Geezer TARC, HARA’s version of TARC for “older” rocketeers begins with the announcement of the 2016 TARC challenge at Nationals this weekend. It is open to any interested rocketeer over 21, and provides an excellent way for TARC mentors (or potential TARC mentors) to get a feel for the difficulties that will be faced by their teams in the upcoming months.
Duane Mayer’s winning rocket for 2015 – the yellow and black “Beast”
Standard TARC rules for 2016 season will apply, except for the following:
1) Geezer TARC begins with the announcement of the 2016 rules in May and ends with the contestants’ rockets being launched at a single event (date TBD, but well before school starts in late summer).
2) Each contestant may enter up to two rockets. These rockets may not fly before the official launch date, and the score shall be determined by the first flight of each on that date. The contestant’s score shall be the better of the two flights, or the score of one flight if only one rocket is entered.
3) Any commercial altimeter may be used to determine altitude. However, reflights are not allowed if there is an altimeter malfunction; in this case, the flight will be disqualified (So choose a reliable altimeter).
4) There is only one rocket per design, and there are no test or sub-scale flights permitted for the design. Its merit will be judged solely by the rocket’s performance at the contest launch. If two rockets are entered, they must be of substantially different design – different number of motors, fins, or something major – an inch shorter or taller does not constitute a substantial difference, nor does the same design at a different scale (e.g., BT-70 versus BT-80 versions).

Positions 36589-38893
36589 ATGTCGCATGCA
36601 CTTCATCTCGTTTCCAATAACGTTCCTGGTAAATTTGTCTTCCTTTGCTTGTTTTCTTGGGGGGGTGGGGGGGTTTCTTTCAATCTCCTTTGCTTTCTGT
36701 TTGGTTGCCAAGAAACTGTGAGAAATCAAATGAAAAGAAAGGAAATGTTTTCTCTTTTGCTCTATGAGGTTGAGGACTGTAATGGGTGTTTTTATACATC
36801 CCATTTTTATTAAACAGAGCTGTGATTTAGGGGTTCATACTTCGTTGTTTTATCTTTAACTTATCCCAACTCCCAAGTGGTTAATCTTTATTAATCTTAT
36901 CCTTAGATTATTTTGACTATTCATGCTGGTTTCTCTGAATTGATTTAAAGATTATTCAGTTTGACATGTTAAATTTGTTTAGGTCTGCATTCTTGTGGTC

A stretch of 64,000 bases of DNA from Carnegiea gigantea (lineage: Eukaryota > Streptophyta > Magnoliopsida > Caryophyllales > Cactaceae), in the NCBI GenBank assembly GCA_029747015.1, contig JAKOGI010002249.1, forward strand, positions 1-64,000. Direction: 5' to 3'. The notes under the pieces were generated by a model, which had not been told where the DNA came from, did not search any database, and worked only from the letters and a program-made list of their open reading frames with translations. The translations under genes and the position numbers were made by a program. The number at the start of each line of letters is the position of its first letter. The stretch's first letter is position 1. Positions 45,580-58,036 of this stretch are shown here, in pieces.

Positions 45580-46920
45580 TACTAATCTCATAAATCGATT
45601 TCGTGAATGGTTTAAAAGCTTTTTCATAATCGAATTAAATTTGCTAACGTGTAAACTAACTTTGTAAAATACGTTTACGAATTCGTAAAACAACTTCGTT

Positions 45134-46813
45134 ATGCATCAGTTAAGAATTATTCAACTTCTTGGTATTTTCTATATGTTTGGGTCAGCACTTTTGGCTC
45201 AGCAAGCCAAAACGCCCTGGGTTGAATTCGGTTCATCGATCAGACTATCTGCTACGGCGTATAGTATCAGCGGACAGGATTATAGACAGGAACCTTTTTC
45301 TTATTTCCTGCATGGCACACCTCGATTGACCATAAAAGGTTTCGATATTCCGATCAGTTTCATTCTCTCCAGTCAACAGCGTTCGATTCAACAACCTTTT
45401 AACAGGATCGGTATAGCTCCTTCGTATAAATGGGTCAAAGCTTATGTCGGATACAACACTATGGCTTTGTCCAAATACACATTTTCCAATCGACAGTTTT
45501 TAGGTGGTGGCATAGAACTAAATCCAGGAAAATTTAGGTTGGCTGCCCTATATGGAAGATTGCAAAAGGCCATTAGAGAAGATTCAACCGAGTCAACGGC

Bullpup 1 – a dual 24mm cluster for 2015. This was my best performer.
Der Eggcracker – a minimum diameter TARC rocket. This one was too efficient; it went WAY over altitude.
In the past, we have launched at a horse farm in Harvest. This year’s launch will probably be at “Pegasus field” in Research Park in Huntsville or at a HARA launch in Manchester. The launch will take place in late July or early August, and yes, you must be there to fly. That’s part of the contest – we want to witness what happens! We will try to pick a date that will be agreeable to all schedules.
Geezer TARC measures your ability to design an rocket to meet the TARC challenge – there are no proxies or test flights, as this would defeat the purpose. There is only one rocket for each design, and its first flight will be at the launch. If you enter two rockets, each must be based on a different design (like “Sure Thing” versus “Hail Mary”). This is a major part of the fun of the contest – we spend a lot of time designing a rocket to meet the challenge, but will it do it without modifications, on the first flight?
Good luck, and see you on the field!